2nd May 2018

#Food & Drink

Wine; uncorked Urban Rosé, Côtes de Provence, France.

2nd May 2018

On the label…

Errr…there isn’t really one. Not on the front, anyway. Looking at this incredibly beautiful glass bottle though, you can see why they dispensed with it! This is a wine that is going for maximum WOW factor with its bottle, rather than its label. It’s kind of art deco in a way. You will want to order several and take the empties home to serve water out of at dinner parties.


The Urban Rosé is a classic Côtes de Provence pink: pale and delicate, the colour of a satin ballet shoe. It’s made in a style that has made the region around the Côte D’Azur and beyond an absolute favourite: more often than not, very pale and dry, with a subtle, saline kick at the end.


What does 2017 mean?

2017 on the label simply refers to the year that the grapes in the bottle were picked to make the wine. This is its ‘vintage’. 2017 in Provence was a very tricky year as buds were lost due to frost and less than ideal growing conditions. What was left however, made some fantastic wine.


Grapes & Style

Provençal Rosé: like classical ballet…

In my world, I like to describe key styles of wine as people or things and my ‘vinalogy’ for the various styles of rosé is dance. We are not talking disco dancing rosé here – that’s reserved for those almost fluorescent, sweet, cheap pinks from California. No, Provençal rosé is classical ballet: the pink of a satin ballet shoe, the elegance, the subtlety, but with a complexity and weight that belies its looks. There’s so much going on here but it’s not… shouty. The wine is a blend of several grapes: Syrah mostly, but also Grenache and a touch of the white grape, Rolle (also known as Vermentino).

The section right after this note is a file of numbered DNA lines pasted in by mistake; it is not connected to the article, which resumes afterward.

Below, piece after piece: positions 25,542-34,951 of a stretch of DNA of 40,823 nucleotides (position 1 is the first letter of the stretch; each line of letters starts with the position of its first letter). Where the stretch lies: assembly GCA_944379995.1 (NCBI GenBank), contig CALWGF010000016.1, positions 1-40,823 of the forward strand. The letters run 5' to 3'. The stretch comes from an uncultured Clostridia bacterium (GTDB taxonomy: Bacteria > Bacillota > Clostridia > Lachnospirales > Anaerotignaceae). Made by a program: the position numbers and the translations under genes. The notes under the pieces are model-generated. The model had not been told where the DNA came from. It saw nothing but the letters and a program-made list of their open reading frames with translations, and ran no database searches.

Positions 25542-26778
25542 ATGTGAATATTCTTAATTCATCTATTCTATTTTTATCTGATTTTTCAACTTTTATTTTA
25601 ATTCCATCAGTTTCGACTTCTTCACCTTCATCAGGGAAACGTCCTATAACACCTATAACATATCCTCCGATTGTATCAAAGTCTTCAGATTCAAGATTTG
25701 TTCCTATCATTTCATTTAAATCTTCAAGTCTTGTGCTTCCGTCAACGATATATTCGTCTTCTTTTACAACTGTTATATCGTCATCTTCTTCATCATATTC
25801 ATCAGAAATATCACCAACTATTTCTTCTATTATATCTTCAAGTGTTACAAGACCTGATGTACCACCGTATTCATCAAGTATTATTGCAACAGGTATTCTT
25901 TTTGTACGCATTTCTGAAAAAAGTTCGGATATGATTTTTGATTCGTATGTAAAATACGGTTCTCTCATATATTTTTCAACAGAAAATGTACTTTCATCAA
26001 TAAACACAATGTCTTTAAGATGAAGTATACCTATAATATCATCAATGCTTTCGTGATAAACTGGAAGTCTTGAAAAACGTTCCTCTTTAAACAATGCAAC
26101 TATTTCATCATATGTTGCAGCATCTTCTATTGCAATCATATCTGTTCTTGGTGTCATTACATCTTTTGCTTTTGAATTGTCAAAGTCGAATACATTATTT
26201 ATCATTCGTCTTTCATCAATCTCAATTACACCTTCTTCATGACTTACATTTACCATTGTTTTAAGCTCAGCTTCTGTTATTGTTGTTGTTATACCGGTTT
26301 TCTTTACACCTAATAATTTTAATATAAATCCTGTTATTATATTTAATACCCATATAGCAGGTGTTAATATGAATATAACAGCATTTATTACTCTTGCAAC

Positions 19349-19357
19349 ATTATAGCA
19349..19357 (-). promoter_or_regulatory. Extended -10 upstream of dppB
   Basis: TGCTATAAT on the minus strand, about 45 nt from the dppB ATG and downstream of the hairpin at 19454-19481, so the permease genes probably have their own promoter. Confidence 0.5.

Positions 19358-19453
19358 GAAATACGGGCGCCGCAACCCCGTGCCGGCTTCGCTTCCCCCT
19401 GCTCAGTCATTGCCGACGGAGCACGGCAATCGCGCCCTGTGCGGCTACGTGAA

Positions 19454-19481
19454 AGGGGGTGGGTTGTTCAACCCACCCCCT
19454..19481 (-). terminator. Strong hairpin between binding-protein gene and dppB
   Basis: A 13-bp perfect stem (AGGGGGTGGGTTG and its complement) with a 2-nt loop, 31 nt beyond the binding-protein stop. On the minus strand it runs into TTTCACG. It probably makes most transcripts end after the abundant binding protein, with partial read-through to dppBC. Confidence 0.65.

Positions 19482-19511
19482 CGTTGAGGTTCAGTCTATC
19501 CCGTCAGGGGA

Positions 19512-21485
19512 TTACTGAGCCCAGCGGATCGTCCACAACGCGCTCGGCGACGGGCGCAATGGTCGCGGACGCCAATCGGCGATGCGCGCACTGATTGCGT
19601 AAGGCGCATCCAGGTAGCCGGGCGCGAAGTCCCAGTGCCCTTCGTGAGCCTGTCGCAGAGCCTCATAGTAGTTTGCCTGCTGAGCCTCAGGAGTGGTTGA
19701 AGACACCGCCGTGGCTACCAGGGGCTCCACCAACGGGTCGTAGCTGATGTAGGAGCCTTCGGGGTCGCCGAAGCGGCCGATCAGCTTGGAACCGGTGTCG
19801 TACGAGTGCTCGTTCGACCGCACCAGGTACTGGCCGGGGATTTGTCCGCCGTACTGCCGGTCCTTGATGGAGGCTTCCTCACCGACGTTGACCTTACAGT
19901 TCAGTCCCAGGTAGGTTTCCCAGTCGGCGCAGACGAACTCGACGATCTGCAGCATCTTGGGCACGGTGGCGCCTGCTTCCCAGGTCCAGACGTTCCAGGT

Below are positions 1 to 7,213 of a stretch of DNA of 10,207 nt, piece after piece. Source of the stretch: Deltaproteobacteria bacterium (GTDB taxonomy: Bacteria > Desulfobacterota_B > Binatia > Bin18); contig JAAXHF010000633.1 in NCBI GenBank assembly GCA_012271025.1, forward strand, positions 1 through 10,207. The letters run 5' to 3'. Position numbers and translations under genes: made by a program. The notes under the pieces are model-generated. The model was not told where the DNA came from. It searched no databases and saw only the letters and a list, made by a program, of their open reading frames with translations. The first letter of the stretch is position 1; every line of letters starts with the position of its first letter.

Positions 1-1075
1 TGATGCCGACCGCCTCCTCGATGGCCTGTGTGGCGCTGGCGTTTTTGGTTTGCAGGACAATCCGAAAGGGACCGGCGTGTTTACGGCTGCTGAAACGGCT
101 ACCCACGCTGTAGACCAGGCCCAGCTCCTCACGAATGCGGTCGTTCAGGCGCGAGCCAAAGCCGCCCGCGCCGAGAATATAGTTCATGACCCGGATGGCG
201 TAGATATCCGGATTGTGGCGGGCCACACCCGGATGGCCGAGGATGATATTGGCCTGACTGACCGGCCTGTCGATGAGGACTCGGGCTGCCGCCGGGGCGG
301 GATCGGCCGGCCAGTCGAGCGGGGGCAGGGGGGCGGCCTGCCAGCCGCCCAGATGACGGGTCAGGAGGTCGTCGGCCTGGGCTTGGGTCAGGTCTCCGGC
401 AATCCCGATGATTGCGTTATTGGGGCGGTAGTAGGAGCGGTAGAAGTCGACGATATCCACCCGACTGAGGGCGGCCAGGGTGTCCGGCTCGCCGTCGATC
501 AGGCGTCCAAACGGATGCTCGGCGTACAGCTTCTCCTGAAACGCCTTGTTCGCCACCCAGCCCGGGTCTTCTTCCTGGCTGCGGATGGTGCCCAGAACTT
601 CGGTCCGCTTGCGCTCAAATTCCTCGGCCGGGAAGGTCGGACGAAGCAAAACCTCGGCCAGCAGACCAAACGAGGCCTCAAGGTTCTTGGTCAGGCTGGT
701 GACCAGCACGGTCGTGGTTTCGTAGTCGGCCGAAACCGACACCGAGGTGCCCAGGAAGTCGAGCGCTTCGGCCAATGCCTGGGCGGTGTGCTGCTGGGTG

What does this one taste like?

Think subtle aromas and flavours of white peach and ripe strawberry, with a moreish creamy texture. The Syrah gives it an extra element of spice and a mildly savory note. There’s also that characteristic saltiness and refreshing acidity on the finish thanks to cooling, coastal breezes and sandstone soil.


What do you eat with it?

The delightful thing about Provençal rosé is that it’s perfectly balanced enough to drink alone, but it does also have some weight to it, which helps it stand up to food. Seafood is a winner. Fish and chips would be glorious. A nice piece of seared tuna wouldn’t go amiss either if you were feeling fancy pants. I think my ultimate match however would be a salade niçoise. On the beach in St Tropez though, obviously.


Tried and approved by Helena Nicklin, a.k.a Winebird


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